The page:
Big news, maybe very big, in alternative energy sources

Matias Vernengo

I have taken to calling my beliefs on the future of energy sources “weird energy.” Why? Because the sources I am most interested in seem to violate the Second Law of Thermodynamics. Notice: this is so inviolable, we capitalize it. But they don’t.

Why am I so interested in other energy sources? The obvious reason is a quest for zero carbon intensity, so getting rid of the big greenhouse gas. The other one is that the correlation between energy consumption and economic output, no matter how you measure it, and probably no matter when in history you look, is so tight that you could hang wallpaper by it. Some folks think I am weird because of this but, ya’ know, data are data when used wisely. And this is really important.


Why think about “weird” sources? Minimally, because none of the current clean alternatives are cheap enough to really matter. They may get there, but if there are cheaper sources that work, why not go for them, even if they seem to violate physical laws. Beyond that, the energy potentials for these sources are difficult to logically digest, they are enormous, and should have enormous effects on economic systems.

With that, this week an independent group of physicists published the results of three series of tests starting in September last year and concluding in March this year on the so-called E-Cat of Andrea Rossi, an Italian entrepreneur.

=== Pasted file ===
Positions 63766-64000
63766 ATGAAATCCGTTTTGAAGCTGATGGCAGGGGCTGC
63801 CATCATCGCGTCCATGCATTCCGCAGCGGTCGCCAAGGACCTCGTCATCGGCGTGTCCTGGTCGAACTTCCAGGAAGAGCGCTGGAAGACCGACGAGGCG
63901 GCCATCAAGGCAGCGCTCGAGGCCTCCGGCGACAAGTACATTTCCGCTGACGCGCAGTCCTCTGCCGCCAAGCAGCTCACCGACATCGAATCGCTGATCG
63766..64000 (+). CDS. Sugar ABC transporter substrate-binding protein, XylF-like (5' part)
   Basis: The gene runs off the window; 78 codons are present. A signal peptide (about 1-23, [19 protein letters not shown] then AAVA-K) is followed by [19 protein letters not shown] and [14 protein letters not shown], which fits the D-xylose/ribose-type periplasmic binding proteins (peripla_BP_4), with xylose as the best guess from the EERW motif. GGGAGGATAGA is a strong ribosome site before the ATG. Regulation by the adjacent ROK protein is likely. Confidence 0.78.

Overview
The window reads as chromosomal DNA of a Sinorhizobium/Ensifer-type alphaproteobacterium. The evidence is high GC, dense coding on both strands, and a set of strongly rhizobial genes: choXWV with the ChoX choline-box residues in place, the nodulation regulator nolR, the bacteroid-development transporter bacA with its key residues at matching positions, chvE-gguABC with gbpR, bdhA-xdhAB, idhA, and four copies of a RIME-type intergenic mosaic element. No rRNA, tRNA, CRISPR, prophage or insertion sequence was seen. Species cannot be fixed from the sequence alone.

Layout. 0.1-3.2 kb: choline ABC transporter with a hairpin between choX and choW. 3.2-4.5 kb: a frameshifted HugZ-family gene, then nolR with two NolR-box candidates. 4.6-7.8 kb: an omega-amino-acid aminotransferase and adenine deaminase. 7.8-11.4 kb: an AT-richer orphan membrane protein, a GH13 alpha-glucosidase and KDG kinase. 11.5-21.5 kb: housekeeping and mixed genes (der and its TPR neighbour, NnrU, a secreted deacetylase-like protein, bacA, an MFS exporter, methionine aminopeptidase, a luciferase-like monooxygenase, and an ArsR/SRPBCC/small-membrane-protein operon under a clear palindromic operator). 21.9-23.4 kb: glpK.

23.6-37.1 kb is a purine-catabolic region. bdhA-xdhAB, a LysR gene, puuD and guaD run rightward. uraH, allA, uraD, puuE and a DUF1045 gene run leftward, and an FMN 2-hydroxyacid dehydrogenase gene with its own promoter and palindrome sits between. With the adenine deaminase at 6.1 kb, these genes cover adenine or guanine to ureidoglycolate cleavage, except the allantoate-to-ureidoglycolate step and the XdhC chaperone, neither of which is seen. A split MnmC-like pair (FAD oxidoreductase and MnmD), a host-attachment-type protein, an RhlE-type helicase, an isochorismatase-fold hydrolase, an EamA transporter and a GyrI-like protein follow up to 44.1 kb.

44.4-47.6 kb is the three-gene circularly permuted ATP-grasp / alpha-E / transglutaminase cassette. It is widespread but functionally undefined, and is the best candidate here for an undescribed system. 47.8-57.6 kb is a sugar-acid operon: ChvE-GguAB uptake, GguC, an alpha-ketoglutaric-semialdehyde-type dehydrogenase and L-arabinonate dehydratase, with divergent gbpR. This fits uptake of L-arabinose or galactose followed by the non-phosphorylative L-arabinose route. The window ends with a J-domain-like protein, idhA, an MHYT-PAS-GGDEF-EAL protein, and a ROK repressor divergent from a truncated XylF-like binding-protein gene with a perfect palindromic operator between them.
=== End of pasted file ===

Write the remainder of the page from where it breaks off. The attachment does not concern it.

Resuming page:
The big news from the report, found here, is with the most conservative assumptions, the device produces over extended periods a minimum of an order-of-magnitude more energy ouput than is input or can be explained by any known chemical process. This is very conservative.

How conservative? The most eye-opening story is the first test in September 2012. The independent scientists did not have any participation from Rossi or his people; on their own they (accidentally) drove the device to failure in a fairly spectacular manner: the inner steel container of the device melted; the melting point of steel is ~ 1470 C. An outer ceramic container also melted. Ceramics have a melting point of ~ 2000 C. The active component producing this energy is a card-deck size core with powdered nickel, hydrogen, and some unspecified catalyst. No conceivable set of chemicals can produce such a chemical reaction, so something else is going on.

I won’t go into theory here, as there are many and none which are yet sufficient. I will say this report has caught the attention of a wide group of skeptics who are properly evaluating the result.

Here is an image of the device about to destruct:

This Piece First Appeared on Naked Keynesianism

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